Rounding out 3Anggulo’s triple showing is Habulan whose art practice Ruiz describes with a quip about how the artist “buli’s” (pilipino for polish, as in jewelry) his medium. This obsessiveness turns up tellingly enough in Pulitika ng Lamang Loob, Laman, Loob at Diwa, wherein Habulan moves back into painting and away from his fairly recent incursion into objects trouvés, explaining how this specific creative process called for photographing on site and rendering ‘awkwardness’ rather than studio-perfect poses. Habulan has avidly drawn metaphoric juice from the perya staple, karambola, employing it as discursive hinge for making sense of constantly changing power realignments, yet firmly affirming calculated personal faith in an ultimate chance utopia-where just order triumphs in the end. In stark contrast to Delotavo’s more calculated laying upon of form upon form, Habulan takes a more organic approach to juxtaposition, the irony of which is that process yields to an ultimately mannered composition nonetheless. Color is another key in the artist’s toolbox as he adamantly differentiates those who hazard engagement and pay the price for it with their bodily lives. In Pulitika ng Lamang Loob, heroism is literally, fully rendered chromatically, while indifference or self-absorption is relegated to atonal grays. Parallel to Baen Santos’ spirituality-laced strain of social realism, Habulan leaves the assumed assailant or perpetrator ubiquitously off-frame. In this schema, Habulan’s imagining of critical engagement bodes transcendence, a type of gritty living though coming from seemingly disassociated trajectories-thus he alludes to quiet though undiminished triumph in his stark portrait of his parents. Here, in Magkaangkas Habulan demonstrates how things do indeed fall into place. In two other pieces that also deal head-on with restrained despair, the artist openly cultivates a measured emotionalism. In the Pamumukadkad series as he pits terracotta/anagama vis-a-vis wax grounds, Habulan invokes a primaily muted palette, deepening appeal to sentiment through body posture, facial grimace, as well as etched text (attempting to summon associations with the Biblical writing on the wall).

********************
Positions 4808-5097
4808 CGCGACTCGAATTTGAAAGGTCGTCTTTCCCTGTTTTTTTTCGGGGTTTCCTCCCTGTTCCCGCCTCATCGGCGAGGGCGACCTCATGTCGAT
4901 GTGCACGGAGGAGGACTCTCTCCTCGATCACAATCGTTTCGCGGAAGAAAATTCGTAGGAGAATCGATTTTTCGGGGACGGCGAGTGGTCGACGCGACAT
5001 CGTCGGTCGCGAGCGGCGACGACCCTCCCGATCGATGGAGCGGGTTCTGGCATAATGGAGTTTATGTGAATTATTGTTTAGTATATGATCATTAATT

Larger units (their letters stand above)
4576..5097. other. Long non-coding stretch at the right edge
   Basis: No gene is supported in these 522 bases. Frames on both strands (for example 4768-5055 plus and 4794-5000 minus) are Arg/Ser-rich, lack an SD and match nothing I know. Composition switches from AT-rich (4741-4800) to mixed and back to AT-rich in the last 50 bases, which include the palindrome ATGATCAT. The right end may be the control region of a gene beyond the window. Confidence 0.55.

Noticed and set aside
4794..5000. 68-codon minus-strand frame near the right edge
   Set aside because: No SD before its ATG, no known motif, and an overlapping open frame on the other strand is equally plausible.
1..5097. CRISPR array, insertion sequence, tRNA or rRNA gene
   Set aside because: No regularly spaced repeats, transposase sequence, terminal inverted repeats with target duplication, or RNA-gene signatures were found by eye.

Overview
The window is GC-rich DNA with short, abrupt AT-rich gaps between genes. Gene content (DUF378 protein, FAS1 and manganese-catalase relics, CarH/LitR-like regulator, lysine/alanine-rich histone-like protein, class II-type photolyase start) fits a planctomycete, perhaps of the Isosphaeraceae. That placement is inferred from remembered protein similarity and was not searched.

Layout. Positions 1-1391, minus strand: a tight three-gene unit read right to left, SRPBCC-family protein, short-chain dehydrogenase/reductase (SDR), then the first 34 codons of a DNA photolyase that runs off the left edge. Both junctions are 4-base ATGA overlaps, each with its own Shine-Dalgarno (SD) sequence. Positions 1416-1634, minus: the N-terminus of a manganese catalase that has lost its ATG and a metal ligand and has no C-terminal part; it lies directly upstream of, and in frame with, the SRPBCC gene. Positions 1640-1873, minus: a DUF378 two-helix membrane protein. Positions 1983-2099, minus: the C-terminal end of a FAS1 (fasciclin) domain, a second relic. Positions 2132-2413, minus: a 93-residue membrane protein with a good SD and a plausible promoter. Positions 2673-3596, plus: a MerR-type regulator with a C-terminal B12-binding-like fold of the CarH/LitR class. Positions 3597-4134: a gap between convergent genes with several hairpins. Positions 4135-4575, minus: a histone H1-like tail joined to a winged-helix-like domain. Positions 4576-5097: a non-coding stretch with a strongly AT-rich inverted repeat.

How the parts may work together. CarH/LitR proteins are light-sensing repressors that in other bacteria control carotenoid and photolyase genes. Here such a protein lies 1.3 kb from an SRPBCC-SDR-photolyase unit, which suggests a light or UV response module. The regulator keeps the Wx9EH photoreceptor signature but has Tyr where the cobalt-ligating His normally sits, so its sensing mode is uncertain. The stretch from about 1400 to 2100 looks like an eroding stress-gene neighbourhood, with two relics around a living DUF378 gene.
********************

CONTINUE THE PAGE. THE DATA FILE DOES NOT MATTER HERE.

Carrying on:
In obvious foil to popular conception, Baen Santos wisecracks: ‘there are no hardliners among us’, going on to reminisce how even in the 70s, their bunch of young raunchy artists, had predictably been regarded as renegades within the tight circles of the left. Quite contrary to the notion that these artists readily surrender aesthetics to didactics in the kind of work they do, it becomes palpable that even among the three, there is an openly shared reassertion of concern for the potency of form. Baen Santos for one, talks about a seminal work’s not being a ‘legitimate’ painting, this despite Ruiz’ pointing out the artist’s metaphoric rendering of raw, unclosed forms is key to evoking unfinished battles amidst very able demonstrations of painterliness. Perhaps in unconscious defiance of the homogenizing tactics of the market and those not privy to their art practices, the diversity in temperaments among these artists proves genuinely humanizing. Baen Santos’ less though not unstructured working up of his canvases after doing field photography at the barricades of Hacienda Luisita in 2004, suggests the irony of being pigeonholed as staunch realist even when he quite liberally works from posed photographs to thresh out problems of figuration. Delotavo deliberately conjures an agitational studio environment by bombarding himself with AM radio as he paints. Habulan’s hypnotic dalliance with his #1 (painstakingly slow and virtually reed-thin) brush is often the butt of healthy ribbing among the three friends. Baen Santos is just at home with talking about Western art influences as Delotavo is with softening brillo and imposed minimalism. The latter, in a recent interview, christened himself the ‘greedy portraitist’, accounting for a juvenile ability to exercise a ‘perverted sense of power’ over classmates regaled by his ability to render x-rated figuration. Habulan avidly speaks of experimentation with various media, harping on ceramics as only one in a broad menu of materials he playfully draws from as he relishes the tactility accomplished in the act of etching, and how trajectories of material converge in imagined creative logic.